Consumer spending has been the economy's main engine in recent years. Through recession and jobless recovery, households contributed more than their share of gross domestic product to total economic growth. Then, quite suddenly last quarter, consumers posted one of their weakest performances in more than year, accentuated by a sharp pullback in June. Was it just a pothole, or have households encountered a roadblock?
The weight of the evidence so far strongly argues that consumer spending will speed up again in coming months. Confidence is high. Businesses are hiring. Household income is growing. Interest rates remain low, with mortgage rates actually down in recent weeks. So home sales are strong. And the energy-led inflation surge in the first half will likely be transitory. Even Federal Reserve Chairman Alan Greenspan believes the softness in consumer spending "should prove short-lived," as he told Congress recently.
To be sure, jobs are the key to the consumer outlook. Job growth will have to continue to average about 200,000 workers per month, as it did in the first half. Hiring at that rate will generate the income needed to offset the fading stimulus from past tax cuts and last year's infusion of refinancing money. The good news is that the available labor market indicators for July suggest no slowdown from the first half's solid pace.
Even better, consumers will not have to contribute as much to growth in coming quarters as they have in previous years for the economy to perform well. Other engines are revving up, including capital spending, inventory building, and exports. This rotation from a consumer-led recovery to growth that is fueled by an increasingly confident business sector is a classic business cycle pattern that will keep the economy motoring along at a healthy pace.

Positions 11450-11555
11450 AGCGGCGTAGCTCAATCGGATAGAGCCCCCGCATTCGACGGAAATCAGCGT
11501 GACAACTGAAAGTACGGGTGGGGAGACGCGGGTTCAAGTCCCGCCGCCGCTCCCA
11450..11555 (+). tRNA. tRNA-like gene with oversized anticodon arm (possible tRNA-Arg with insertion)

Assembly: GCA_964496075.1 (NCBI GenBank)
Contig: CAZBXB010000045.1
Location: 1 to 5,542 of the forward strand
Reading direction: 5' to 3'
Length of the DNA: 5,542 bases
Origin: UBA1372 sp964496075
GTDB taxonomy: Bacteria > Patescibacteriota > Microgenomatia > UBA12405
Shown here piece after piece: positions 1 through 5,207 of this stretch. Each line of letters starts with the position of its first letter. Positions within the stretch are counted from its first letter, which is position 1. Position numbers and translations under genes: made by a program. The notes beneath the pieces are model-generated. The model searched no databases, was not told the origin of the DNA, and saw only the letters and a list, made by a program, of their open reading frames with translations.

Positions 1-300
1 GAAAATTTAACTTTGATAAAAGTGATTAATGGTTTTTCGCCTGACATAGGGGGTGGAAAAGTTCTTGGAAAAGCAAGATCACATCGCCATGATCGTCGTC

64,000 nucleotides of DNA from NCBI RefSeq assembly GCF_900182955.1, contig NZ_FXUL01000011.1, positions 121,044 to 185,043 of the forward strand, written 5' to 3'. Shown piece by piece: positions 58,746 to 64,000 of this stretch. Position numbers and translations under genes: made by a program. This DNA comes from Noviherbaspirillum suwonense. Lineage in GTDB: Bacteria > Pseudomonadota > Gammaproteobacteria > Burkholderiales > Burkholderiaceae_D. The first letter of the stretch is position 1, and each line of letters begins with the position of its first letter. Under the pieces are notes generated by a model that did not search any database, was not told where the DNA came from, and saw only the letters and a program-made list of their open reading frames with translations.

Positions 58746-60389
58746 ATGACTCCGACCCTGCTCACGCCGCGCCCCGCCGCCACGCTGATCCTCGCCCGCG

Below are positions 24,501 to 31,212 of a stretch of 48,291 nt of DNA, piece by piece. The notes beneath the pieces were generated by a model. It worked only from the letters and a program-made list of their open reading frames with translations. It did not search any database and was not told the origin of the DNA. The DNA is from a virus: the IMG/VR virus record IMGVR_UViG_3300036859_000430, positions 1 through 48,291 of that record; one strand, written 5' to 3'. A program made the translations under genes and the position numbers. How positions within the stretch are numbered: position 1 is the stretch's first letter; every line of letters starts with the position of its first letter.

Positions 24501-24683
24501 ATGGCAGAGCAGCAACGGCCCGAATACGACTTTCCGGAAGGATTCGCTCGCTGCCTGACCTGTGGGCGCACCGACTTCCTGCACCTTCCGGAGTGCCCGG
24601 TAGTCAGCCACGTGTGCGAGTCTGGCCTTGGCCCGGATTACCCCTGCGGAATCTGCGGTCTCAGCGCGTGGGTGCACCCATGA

ONE SIGN THAT CONSUMERS are already shaking off their spring doldrums comes from the Conference Board's consumer confidence index, which jumped in July for the second consecutive month. The index hit 106.1, the highest level in just over two years. Households' ratings of present conditions remained about the same as in June, but their expectations for the future rose sharply, despite high gas prices and the disappointing June employment report released in early July.
In fact, consumers voiced increased optimism about the job market. The percentage of households who rated jobs as plentiful rose to 19.8%, a two-year high. Although the percentage is well below its prerecession levels, the improved confidence in the job outlook agrees with other positive July data, including jobless claims and various business surveys of hiring activity. Moreover, it runs counter to the June job report that showed only 112,000 new hires, suggesting that softness was a data fluke.
WITH MORE COMPANIES now looking to hire, workers are seeing their pay rise at a rapid clip. Through May of this year, income from wages and salaries is growing at an annual rate of 7.2%, twice the 3.6% rate for all of 2003 before job growth took off. Owners of small proprietorships are also raking it in. Proprietors' incomes are growing at a 14.6% annual rate, up from last year's 8.6% pace. Taken together, those two categories make up almost two-thirds of household income. Even as aftertax income slows, as the effects of the tax cuts wear off, new jobs are generating before-tax pay at an accelerated pace.